Flying Shoes

  • Lisa Howorth
  • Bloomsbury USA
  • 336 pp.

Characters enrich this tale of a reopened murder inspired by real events in the author’s life.

The unsolved killing of the author’s 9-year-old stepbrother inspired Lisa Howorth, co-founder of Square Books in Oxford, Miss., to write Flying Shoes. Her story, told here with fictional characters, begins when Mary Byrd Thornton receives a call from a detective in Richmond ,Va. The detective tells her that police have reopened the 1966 case of her stepbrother’s murder.

“How much her mother and stepfather had known about what the police knew, or guessed, Mary Byrd had never known,” writes Howorth. “She suspected that each of them had different pieces of information, or misinformation, about the murder, as if they all had the same disease but different symptoms, or were in different stages of it, and there was no cure.”

But now the detective has new information, and it’s critical that Mary Byrd and her family meet with him as soon as possible. With 30 years of unresolved emotional baggage, Mary Byrd must travel from Mississippi to Virginia, through one of the worst storms of the decade. She’s furious and conflicted at the painful memories this trip brings up, but, as her friend Mann tells her, “this is not about you.”

Except, of course, it is. The heart of this novel is Mary Byrd herself – and how her 15-year-old self, making out in a car when her brother was murdered, shaped and informed her dysfunctional adult life. Mary Byrd has a sharp wit, and she’s a devoted mother and mostly faithful wife, but she is also a heavy drinker and a pill popper. Everything she is has accommodated this one awful event and what she knows or imagines about it. As fellow Mississippian William Faulkner observed, “The past is never dead. It’s not even past.”

But Howorth mostly depicts her character across the painful emotional backdrop, as if what Mary Byrd welcomes most is distraction. It’s as if she is swimming upstream as she goes into delicious and hilarious detail about the family house, its clutter and collectibles, about trendy catalog for useless stuff, about squirrels and bunnies (“what was a squirrel but a bunny in spandex with short ears”), about flight attendants and fear of flying, about husbands, and snowstorms. It gives the novel a “not waving but drowning” quality, rendering all the more touching the few scenes when Mary Byrd breaks, or tells herself she “shouldn’t resort to melodrama.”

The reader assumes from the beginning that uncovering of truth about her stepbrother’s murder is the central tension of the book. Instead, it is more like a peg on which to hang the hat of character exploration. There’s Evagreen the housecleaner, “no pleasing her … except when you screwed up”; insufferable photographer and dinner guest Wiggs; Mary Byrd’s best friend Mann; and a hilarious truck driver, Foote. But my particular favorite is Teever, an illiterate Vietnam veteran and Mary Byrd’s drinking buddy. The brilliant bantering dialogue between these characters conveys a rich personal chemistry, and through these relationships Mary Byrd’s life is revealed.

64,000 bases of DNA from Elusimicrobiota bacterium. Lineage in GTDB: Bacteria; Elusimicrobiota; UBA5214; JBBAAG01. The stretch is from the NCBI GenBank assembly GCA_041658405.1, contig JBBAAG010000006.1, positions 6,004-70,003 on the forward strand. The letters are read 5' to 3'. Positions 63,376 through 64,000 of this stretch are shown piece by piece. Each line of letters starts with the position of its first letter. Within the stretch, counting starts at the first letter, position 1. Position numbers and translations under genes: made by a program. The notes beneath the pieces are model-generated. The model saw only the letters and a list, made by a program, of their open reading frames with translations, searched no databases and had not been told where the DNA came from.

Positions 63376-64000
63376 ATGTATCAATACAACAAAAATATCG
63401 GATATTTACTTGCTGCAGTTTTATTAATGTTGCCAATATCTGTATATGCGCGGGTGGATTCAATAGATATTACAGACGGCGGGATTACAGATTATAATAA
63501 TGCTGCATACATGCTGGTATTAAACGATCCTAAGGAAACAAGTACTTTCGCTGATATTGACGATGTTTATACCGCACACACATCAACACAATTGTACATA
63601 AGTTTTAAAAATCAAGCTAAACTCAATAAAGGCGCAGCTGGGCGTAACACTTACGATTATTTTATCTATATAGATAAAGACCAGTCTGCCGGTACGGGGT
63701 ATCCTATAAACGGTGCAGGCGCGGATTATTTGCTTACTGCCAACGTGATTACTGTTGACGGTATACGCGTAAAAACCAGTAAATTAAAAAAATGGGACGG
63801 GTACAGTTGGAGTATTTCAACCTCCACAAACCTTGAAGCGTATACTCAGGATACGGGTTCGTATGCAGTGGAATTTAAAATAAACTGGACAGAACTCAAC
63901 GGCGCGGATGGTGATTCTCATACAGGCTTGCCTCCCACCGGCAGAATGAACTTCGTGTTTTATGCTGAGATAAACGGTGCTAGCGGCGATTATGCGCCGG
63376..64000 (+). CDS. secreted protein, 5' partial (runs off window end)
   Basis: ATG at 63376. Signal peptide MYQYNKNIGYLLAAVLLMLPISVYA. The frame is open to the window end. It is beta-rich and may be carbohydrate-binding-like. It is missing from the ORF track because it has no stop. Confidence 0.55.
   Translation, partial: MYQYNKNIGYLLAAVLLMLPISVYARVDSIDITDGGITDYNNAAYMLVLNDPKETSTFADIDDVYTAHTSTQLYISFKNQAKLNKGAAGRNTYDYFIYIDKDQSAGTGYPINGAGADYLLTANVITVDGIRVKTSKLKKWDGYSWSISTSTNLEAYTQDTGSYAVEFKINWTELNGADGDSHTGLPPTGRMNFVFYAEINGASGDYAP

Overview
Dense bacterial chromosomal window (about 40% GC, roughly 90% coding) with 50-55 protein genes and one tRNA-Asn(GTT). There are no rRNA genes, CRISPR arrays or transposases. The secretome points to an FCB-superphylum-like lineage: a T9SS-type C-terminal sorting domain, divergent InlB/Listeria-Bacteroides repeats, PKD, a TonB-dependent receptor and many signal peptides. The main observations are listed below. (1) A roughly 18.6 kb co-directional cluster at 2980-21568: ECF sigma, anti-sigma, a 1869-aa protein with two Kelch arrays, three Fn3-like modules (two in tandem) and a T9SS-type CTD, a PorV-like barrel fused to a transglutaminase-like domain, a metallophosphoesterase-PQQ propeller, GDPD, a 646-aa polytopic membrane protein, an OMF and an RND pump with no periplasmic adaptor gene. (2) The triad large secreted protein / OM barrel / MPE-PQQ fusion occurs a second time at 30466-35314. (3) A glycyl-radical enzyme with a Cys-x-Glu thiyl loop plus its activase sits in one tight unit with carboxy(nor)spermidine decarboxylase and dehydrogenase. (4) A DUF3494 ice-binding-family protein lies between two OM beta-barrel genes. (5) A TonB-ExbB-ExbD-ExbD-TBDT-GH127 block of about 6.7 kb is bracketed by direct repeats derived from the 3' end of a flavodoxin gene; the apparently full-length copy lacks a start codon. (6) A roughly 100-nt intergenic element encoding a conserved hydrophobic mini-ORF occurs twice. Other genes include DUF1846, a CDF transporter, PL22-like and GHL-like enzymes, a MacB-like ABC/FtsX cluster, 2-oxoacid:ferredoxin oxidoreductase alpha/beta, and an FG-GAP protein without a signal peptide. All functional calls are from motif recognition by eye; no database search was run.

The characters in her immediate family, however, are less fully drawn. Howorth is at her best in writing platonic friendships. She clearly knows this terrain inside and out, and pulls out all the stops. The sheer volume of material is extraordinary, but also makes the novel an unwieldy whole.

In a similar fashion, Howorth finds room to reflect in-depth on Mary Byrd’s ancestor by marriage, William Byrd, and on passages in his exhaustively detailed diary. These are delicious anecdotes. Her take on Byrd is heartfelt and so intelligently written that once she gets going, you just want her to run with it. But do these passages serve the novel as a whole? I suspect this material belongs in another book, one I hope she writes. Similarly, some superb writing in a late chapter from Teever’s point of view is well rendered but does not feed the story’s central arc. I loved reading it, but I would love it more as a short story.

Yet all the distractions are what make up this novel. In contrast, the central premise, wrapped up in the detective’s Richmond office, was a letdown. While I kept turning the pages to get to the bottom of the story, they ultimately read more like a whodunit, lacking the emotional and psychological complexity of the earlier, more incidental passages.

Toward the end, Mary Byrd reflects that “she’d learned early that this is the way the world works, randomly and chaotically, with billions and trillions of stories overlapping and colliding and entangling so that one could never feel that ones’ own story was one’s own.” Flying Shoes is likewise a chaotic collection of interlocking stories. It might be the way the world works. But is it how great literature works? Yes, I did say “great.” That’s because a great book is buried somewhere inside this baggy, generous, and uneven novel. It is an impressive debut, with heart and soul, in a long tradition of Mississippi writers.

Amanda Holmes (Duffy) is the author of I Know Where I Am When I’m Falling, a novel.

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